A new study shows that a breathing-based meditation technique helps people with severe depression in whom even medication has no effect.
More than half of those taking antidepressants do not feel a complete improvement in their mood. For this very reason, various other strategies are being tried to combat depression. So did a group of American neuropsychologists: they examined the effect of a special yoga technique called Sudarshan Kriya.
The technique revolves around specific rhythmic breathing exercises that bring people into a deep and calm state. Previous studies suggest that yoga and other breathing techniques stimulate the nervous system to reduce stress hormones.
The current study invited 25 patients, all of whom suffering from depression despite having taken antidepressants for more than eight weeks. For eight weeks, the participants were divided into a meditation group and a "waiting list" control group (who were still receiving training after the study ended).
Participants in the meditation group received several training sessions in the first week, including Sudarshan Kriya yoga, sitting meditation and classes about stress. The weeks that followed were filled with follow-up sessions and home exercises.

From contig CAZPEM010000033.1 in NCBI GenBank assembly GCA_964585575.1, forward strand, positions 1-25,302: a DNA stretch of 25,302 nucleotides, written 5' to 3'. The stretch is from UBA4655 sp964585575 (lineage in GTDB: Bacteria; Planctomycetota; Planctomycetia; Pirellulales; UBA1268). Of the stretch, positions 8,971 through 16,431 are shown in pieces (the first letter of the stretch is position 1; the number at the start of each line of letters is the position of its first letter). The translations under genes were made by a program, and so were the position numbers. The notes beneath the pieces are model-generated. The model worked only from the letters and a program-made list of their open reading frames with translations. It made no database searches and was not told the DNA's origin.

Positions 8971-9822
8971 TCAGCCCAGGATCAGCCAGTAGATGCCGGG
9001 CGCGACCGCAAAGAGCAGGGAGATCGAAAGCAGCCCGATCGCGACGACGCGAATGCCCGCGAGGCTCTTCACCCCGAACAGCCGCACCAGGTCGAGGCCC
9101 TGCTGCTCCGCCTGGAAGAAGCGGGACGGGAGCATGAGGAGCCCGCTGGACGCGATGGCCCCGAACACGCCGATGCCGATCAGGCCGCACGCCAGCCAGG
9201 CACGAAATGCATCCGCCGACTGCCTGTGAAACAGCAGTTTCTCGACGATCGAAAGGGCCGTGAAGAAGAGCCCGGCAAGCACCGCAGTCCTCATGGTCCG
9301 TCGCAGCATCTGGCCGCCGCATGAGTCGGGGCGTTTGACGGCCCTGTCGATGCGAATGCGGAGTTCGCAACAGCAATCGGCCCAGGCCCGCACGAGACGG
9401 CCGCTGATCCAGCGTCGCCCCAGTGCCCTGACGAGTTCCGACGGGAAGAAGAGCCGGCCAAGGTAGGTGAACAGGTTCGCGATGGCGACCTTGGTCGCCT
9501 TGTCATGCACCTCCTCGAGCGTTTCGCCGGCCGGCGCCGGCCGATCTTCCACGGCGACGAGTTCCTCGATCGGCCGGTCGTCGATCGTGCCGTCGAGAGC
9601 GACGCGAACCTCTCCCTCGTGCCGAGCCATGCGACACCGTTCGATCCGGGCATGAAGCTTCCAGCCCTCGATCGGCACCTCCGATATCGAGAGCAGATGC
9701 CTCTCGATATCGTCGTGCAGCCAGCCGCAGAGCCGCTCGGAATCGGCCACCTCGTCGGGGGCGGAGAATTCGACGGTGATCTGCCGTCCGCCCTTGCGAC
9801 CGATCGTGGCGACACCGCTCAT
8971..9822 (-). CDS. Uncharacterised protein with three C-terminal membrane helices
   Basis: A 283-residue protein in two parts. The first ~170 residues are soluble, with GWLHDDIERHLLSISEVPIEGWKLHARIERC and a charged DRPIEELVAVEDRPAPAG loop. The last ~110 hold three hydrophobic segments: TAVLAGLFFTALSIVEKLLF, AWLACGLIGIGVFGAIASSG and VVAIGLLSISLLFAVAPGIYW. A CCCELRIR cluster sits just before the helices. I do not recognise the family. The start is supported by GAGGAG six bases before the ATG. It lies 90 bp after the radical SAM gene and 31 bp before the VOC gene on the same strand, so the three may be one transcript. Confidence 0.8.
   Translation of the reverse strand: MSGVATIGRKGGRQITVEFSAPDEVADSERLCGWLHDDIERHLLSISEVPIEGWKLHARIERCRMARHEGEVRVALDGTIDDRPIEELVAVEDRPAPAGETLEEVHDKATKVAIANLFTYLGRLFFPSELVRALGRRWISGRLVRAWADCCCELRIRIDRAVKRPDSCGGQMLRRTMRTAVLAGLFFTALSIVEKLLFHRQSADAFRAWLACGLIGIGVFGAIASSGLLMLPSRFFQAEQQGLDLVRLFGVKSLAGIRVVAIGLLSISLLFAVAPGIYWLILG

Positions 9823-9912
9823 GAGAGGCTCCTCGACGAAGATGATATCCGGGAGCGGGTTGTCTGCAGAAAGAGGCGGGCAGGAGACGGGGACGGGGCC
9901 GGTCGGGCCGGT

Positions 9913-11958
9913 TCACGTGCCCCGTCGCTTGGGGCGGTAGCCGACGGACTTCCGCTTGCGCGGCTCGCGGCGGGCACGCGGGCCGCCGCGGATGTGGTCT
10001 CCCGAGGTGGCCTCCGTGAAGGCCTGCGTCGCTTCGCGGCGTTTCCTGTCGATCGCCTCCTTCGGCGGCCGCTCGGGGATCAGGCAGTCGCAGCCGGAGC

The meditation group showed a significant improvement in so-called HDRS scores compared with the control group. On average, the score before treatment was 22.0 (indicating severe depression), but after eight weeks of yoga, the score was reduced to 10.27. The control group showed no improvement.
The researchers are now focusing on the next step in this line of research: in what ways does this intervention affect the structure and functioning of the brain in people with depression?
This research was published in the Journal of Clinical Psychiatry.
Author: Job van den Hurk
Translated by: Joyce Burger